I just remembered why I stopped watching cricket matches; it’s too depressing when Pakistan loses. I actually surprised myself by tuning into the semi-final of the T20 between Pakistan and Australia. For the record, let me state that this was the first T20 match I have ever watched — not the first this season but the first ever. And Pakistan’s fantastic start had me fantasising about a column on how cricket victories lift the spirits of the nation — good thing I didn’t start writing during the match.
Victory seemed so certain that I started surfing the net, Facebooking and generally feeling very superior. That was right before Mr Hussey smashed our hopes for a six. And triggered the dirges on Facebook. A friend congratulated Australia and I snarled at him. I babbled about how the nation needed this win to lift our morale and he pointed out that national morale shouldn’t hinge on small stuff like cricket matches. And he got me thinking beyond my cricket-induced depression.
Why do we invest so much of our spirit, our national pride, nay our very national ethos in our cricket team? Why do we put the entire burden on the shoulders of our 11 cricket players? Surely this responsibility rests on the shoulders of the veteran men and women sitting in parliament. They are the ones who are supposed to give us a sense of national pride. On their shoulders rests the responsibility of lifting this nation out of the miasma that envelopes us on a daily basis. So what really depresses me? For starters, try living in a perpetual state of siege mentality given the terrorism around the country. Add to that routine police brutality, callous medical practitioners and a daily litany of rapes, murders and kidnappings. Sprinkle with spiraling inflation, mix in grinding poverty and leaven with readily available loadshedding. Garnish with fresh cynicism. And there you have it. A perfect recipe for national depression.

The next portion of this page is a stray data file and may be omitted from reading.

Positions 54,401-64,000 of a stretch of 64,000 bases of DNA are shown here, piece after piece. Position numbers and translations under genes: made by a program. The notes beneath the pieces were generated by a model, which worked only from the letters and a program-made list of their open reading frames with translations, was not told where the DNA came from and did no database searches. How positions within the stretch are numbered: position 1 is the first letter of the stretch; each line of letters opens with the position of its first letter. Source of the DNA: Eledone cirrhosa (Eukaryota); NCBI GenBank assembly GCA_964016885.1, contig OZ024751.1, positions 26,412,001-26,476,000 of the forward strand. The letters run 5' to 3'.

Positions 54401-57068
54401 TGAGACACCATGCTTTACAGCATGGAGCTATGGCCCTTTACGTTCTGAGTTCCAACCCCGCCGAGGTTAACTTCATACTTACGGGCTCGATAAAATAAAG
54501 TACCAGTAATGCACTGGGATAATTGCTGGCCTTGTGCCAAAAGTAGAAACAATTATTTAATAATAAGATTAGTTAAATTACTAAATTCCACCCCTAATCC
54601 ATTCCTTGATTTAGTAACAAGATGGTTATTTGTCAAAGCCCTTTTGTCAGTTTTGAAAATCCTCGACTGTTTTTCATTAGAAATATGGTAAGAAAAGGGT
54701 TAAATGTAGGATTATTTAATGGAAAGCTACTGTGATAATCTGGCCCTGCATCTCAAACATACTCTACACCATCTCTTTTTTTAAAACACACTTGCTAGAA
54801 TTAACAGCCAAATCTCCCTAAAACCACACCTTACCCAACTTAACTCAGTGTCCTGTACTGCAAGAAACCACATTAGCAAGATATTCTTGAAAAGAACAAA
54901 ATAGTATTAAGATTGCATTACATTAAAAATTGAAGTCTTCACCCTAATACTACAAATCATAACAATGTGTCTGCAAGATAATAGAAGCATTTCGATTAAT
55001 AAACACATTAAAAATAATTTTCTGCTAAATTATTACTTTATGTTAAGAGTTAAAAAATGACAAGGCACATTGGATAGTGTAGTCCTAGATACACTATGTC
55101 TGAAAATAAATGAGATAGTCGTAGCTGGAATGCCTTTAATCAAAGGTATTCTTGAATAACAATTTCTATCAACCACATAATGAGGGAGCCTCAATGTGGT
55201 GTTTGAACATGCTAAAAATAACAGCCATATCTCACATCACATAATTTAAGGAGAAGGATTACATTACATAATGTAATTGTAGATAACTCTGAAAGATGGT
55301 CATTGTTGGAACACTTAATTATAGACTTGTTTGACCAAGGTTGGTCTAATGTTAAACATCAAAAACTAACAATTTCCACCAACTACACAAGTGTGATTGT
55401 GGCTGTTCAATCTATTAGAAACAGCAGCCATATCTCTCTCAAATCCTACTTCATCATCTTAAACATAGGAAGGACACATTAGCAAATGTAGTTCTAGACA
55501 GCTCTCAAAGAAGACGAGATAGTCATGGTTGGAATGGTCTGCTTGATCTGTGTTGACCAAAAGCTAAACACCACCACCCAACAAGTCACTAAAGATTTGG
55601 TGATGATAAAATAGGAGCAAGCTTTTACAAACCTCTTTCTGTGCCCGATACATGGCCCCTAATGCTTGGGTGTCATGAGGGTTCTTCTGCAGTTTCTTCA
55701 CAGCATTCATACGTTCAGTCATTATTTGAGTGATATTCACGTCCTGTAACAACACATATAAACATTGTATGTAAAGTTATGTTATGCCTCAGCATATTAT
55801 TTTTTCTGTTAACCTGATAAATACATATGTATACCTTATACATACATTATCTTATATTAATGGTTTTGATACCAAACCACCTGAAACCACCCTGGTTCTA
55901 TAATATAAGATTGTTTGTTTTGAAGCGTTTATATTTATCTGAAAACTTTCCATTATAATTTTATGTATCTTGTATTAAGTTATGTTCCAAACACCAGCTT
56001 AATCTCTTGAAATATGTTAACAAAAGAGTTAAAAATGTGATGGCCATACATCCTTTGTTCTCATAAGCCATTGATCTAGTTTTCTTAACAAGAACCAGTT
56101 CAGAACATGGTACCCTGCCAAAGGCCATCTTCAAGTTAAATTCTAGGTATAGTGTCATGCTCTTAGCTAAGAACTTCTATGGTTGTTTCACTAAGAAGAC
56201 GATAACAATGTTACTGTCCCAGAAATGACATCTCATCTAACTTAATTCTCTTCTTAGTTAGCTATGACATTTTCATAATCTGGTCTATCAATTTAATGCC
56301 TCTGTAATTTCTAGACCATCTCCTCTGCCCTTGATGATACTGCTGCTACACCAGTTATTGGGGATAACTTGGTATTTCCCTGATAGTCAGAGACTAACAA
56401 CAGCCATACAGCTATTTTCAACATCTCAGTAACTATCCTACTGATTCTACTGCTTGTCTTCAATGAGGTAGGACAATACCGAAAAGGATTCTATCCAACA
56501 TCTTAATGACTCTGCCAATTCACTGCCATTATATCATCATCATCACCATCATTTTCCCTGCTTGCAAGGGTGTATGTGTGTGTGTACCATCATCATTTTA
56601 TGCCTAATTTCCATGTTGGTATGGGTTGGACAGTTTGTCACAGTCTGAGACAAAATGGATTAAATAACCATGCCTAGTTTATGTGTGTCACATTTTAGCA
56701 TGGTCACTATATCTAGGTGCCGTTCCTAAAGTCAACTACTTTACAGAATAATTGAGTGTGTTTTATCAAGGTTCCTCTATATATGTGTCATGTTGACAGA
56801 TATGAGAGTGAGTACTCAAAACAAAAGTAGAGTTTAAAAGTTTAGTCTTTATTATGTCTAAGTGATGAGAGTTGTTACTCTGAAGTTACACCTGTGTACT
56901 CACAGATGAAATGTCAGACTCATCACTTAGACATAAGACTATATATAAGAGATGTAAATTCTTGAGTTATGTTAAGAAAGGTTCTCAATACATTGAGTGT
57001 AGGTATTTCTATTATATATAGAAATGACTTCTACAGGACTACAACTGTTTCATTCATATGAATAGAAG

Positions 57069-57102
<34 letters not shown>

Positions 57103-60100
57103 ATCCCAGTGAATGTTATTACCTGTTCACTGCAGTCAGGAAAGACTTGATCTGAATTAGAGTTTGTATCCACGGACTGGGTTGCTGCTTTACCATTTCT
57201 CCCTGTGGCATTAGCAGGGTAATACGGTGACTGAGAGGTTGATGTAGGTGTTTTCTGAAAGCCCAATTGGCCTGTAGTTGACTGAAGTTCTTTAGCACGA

Let’s not trash the cricket team, let’s not have parliamentary hearings into the performance of the team. Let’s greet the boys when they come home with a “good effort”. They played a great game and the Aussies just barely nudged us out. It would have been nice to have gone into the final and maybe even won the trophy. But having lost is not a national disaster. What would be a true disaster is an unnecessary clash between the government and the judiciary over the implementation of the NRO verdict. What is a tragedy is how many of our legislators lied about their college degrees to get into the National Assembly.
And even as I write these words, a news report flashes on the television screen that the academic credentials of the cricket team and their earnings have been presented to the National Assembly. Huh? Did I miss something?
Published in the Express Tribune, May 16th, 2010.